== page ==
Do you find yourself distracted by negative thinking? You’ve come to the right place.
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The trouble is, when they take over our minds, negative thoughts can interfere with everyday activities, interrupt sleep, and prevent us from leading happy, healthy lives. This is common with anxiety and depression.
That’s why we put together this step-by-step process on how to acknowledge and practice letting go of recurring negative thoughts. This comes from the perspective of not only a yoga instructor, but someone in recovery from post-traumatic stress disorder (PTSD) and years of anxious, depressive thoughts.
This is part two of a three-part series about how to deal with negative thoughts. Part one talks about how to become aware of them. Part two (this article) is about how to let them go. Part three discusses how to work with, or “replace,” unhelpful thoughts with positive ones.
Here are 4 steps that could help you start letting go of those negative thoughts:
First and foremost, it can be helpful to remember that you are not your thoughts, you’re simply holding onto them right now.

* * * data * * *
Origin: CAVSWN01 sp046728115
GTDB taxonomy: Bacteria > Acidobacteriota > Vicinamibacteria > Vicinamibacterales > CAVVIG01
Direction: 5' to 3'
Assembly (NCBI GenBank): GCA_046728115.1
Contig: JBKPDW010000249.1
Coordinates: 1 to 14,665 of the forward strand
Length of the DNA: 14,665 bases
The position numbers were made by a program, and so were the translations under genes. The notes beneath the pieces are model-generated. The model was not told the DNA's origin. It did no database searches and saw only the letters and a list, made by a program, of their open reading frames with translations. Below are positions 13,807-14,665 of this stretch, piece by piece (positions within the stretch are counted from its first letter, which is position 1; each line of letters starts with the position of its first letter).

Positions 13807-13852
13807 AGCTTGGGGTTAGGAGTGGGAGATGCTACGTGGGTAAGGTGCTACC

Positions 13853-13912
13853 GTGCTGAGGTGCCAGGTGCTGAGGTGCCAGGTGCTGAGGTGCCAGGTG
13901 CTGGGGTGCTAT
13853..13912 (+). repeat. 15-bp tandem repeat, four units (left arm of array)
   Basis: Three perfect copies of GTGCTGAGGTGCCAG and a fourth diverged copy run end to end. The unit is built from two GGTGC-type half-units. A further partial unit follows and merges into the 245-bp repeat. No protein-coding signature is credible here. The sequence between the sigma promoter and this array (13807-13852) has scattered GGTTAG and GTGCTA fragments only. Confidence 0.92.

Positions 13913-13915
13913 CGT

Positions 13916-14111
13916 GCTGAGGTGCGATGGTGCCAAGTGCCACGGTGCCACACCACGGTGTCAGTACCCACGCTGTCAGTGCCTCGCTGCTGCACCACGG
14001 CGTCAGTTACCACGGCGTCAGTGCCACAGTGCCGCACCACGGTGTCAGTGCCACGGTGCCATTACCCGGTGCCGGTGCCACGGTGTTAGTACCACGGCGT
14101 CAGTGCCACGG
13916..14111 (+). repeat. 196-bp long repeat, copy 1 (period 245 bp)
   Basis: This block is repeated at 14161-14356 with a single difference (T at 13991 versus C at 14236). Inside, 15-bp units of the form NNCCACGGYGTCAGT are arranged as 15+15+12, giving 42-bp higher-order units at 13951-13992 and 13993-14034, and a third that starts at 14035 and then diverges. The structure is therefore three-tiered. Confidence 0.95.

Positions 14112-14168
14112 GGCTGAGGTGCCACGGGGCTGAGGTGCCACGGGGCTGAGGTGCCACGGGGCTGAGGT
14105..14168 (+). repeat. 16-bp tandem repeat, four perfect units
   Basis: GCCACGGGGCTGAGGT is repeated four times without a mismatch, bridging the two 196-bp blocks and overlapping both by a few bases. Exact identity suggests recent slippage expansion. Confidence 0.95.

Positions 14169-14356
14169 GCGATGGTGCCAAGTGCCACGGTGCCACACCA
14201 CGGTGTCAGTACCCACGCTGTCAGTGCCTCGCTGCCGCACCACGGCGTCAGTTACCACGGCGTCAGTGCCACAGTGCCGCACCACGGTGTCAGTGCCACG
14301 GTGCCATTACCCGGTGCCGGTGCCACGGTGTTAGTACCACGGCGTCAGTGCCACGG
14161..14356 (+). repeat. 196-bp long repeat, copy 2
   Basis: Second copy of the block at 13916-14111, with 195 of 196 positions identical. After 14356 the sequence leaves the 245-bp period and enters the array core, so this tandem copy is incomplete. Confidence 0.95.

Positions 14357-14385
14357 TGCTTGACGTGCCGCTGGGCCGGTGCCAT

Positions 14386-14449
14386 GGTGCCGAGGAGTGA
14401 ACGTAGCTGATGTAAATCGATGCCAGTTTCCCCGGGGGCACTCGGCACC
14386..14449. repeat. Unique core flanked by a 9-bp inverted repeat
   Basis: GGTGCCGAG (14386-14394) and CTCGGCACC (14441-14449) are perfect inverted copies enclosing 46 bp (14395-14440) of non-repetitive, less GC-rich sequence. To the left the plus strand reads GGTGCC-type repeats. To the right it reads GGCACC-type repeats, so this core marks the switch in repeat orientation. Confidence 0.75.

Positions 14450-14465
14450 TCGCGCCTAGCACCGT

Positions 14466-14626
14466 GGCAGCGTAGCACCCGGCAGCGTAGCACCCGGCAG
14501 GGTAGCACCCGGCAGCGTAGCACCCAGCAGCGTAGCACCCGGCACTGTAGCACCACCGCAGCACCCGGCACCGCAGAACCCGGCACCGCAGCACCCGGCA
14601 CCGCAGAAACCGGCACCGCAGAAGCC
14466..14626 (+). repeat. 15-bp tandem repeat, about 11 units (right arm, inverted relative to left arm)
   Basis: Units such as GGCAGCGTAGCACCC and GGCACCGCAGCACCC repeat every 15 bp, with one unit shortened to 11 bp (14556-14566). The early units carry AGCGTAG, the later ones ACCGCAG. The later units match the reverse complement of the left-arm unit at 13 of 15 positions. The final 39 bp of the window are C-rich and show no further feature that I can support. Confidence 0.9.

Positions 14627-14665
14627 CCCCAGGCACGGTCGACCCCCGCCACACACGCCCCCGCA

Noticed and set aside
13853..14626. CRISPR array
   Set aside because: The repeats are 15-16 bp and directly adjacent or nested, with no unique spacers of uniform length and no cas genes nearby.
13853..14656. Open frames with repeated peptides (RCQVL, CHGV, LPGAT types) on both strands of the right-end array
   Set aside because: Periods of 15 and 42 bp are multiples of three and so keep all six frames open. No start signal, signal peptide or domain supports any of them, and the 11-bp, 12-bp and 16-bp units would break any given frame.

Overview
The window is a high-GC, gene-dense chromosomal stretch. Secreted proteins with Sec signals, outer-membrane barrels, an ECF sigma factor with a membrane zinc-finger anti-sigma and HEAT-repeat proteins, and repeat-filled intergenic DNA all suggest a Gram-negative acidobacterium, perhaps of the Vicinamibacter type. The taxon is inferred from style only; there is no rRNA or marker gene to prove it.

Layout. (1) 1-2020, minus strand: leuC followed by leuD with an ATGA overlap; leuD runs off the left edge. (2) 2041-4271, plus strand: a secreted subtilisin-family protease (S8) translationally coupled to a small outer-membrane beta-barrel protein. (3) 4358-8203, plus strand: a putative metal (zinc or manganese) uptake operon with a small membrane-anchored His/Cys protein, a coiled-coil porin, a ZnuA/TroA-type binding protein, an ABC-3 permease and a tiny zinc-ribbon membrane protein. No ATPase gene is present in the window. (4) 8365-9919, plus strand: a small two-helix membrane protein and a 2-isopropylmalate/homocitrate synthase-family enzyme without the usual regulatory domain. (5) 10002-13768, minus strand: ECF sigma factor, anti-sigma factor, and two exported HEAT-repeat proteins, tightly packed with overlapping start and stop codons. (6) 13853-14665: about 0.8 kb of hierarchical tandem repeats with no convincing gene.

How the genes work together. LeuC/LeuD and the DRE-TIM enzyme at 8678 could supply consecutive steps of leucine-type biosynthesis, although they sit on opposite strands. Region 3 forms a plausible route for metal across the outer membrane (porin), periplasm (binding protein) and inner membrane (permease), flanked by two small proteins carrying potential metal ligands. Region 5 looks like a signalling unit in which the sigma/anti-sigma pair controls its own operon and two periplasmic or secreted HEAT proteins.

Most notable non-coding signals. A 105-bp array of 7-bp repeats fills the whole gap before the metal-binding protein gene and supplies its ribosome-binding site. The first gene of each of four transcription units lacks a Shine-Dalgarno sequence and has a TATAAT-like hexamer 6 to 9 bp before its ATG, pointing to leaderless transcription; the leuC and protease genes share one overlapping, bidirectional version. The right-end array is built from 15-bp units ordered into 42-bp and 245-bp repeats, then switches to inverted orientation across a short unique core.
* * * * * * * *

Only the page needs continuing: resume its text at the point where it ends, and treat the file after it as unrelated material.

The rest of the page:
You’re observing them and providing a safe container for them to exist, but they’re not a reflection of who you are — nor do you need to take action, at least not yet.
It can even be useful to name your negative thoughts. I call mine “Kali,” named for the Hindu goddess of destruction. Whenever I start going down a negative thought spiral, I’ll say to myself, “Oh, there’s Kali. What do you have for me today my friend?”
By putting a subtle separation between the core of “you” and your negative thoughts, you can gain perspective about the role they play in your life.
Your thoughts are merely the passenger — not the driver. Also, no matter how difficult they feel, they’re temporary.
Think of your negative thoughts as an untrained, jumping, barking dog. You can try and ignore them, tell them “no,” or turn on Netflix to tune them out, but they’ll keep hounding you until you give them some attention.
That’s their job, after all — to convince you to tune in. So, once you’re aware of the negative thoughts, listen to what they have to say. Whether you’re at home or work, find a quiet place to pause and ground yourself.